PIA09760: Moon Harvest
- Original Caption Released with Image:
Three of Saturn's brood hurtle around the vast icy disk of its rings.
Mimas (397 kilometers, or 247 miles across) hangs at the top of this view,
with its large crater Herschel in view; Pandora (84 kilometers, or 52
miles across) lies outside the narrow F ring at right; and centered
between the F and A rings at bottom is little Atlas (32 kilometers, or 20
This view looks toward the sunlit side of the rings from about 5 degrees
below the ringplane.
The image was taken in visible light with the Cassini spacecraft
narrow-angle camera on Sept. 19, 2007. The view was acquired at a distance
of approximately 3.2 million kilometers (2 million miles) from Mimas, on
which the image scale is 19 kilometers (12 miles) per pixel.
The Cassini-Huygens mission is a cooperative project of NASA, the European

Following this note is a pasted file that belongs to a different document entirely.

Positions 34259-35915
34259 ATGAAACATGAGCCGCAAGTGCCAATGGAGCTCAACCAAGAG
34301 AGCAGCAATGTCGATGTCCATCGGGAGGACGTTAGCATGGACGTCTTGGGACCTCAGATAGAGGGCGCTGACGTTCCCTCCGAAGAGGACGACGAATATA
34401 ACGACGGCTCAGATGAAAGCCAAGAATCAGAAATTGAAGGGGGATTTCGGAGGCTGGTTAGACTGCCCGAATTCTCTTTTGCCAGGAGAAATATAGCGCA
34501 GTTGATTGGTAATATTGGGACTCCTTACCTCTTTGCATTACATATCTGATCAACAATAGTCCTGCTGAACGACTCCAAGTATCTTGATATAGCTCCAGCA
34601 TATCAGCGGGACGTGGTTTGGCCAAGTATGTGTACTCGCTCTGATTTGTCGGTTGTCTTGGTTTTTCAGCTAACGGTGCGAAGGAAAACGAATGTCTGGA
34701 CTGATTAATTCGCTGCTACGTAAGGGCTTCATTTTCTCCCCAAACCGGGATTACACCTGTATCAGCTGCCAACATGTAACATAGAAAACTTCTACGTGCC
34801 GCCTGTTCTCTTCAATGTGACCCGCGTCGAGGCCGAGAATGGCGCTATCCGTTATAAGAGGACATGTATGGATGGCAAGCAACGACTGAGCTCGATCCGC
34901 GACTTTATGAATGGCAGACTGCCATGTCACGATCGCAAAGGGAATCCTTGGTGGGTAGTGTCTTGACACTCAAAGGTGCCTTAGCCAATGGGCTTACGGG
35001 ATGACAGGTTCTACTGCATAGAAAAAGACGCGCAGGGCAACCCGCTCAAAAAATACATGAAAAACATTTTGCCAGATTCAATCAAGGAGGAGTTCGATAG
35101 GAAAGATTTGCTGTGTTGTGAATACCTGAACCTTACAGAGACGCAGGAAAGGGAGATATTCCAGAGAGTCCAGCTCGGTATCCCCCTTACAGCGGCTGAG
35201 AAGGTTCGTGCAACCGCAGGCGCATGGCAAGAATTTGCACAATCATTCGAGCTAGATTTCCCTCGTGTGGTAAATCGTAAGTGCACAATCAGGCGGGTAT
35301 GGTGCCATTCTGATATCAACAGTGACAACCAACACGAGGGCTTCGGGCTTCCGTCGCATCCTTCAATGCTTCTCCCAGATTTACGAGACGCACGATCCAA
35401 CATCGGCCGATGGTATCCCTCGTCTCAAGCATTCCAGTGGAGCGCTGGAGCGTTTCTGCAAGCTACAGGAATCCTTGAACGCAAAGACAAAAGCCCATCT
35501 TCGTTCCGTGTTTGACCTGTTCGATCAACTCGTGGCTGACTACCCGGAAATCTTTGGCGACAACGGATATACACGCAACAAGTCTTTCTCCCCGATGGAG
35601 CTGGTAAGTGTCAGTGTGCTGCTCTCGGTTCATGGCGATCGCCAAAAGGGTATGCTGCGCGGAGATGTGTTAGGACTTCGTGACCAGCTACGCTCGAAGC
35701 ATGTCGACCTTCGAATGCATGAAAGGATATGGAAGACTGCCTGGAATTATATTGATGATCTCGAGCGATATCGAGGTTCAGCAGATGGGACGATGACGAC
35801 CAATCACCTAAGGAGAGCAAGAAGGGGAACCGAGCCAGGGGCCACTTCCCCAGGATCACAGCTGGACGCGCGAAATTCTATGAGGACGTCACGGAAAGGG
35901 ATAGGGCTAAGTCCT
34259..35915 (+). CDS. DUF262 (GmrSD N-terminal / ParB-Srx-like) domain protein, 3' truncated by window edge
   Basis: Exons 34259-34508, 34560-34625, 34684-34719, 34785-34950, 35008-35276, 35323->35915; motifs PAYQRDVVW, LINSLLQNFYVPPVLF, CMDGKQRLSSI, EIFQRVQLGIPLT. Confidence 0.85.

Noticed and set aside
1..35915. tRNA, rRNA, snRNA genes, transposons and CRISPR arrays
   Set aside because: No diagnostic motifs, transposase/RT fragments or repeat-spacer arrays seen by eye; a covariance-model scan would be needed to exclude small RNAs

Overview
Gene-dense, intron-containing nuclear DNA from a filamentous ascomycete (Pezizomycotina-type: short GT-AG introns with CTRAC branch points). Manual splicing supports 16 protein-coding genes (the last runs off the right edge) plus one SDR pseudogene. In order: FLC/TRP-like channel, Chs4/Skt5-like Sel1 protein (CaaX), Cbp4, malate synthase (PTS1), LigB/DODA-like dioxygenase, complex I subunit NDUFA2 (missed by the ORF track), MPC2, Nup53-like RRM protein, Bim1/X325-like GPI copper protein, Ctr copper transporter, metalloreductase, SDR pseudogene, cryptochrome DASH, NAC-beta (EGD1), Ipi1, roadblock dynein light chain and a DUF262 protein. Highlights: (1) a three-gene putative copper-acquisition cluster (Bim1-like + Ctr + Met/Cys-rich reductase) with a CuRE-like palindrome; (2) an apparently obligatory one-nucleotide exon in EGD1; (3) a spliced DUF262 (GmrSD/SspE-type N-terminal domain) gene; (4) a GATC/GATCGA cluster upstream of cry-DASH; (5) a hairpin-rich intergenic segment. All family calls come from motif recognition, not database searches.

Space Agency and the Italian Space Agency. The Jet Propulsion Laboratory,
a division of the California Institute of Technology in Pasadena, manages
the mission for NASA's Science Mission Directorate, Washington, D.C. The
Cassini orbiter and its two onboard cameras were designed, developed and
assembled at JPL. The imaging operations center is based at the Space
Science Institute in Boulder, Colo.
For more information about the Cassini-Huygens mission visit
http://saturn.jpl.nasa.gov/home/index.cfm. The Cassini imaging team
homepage is at http://ciclops.org.
- Image Credit:
NASA/JPL/Space Science Institute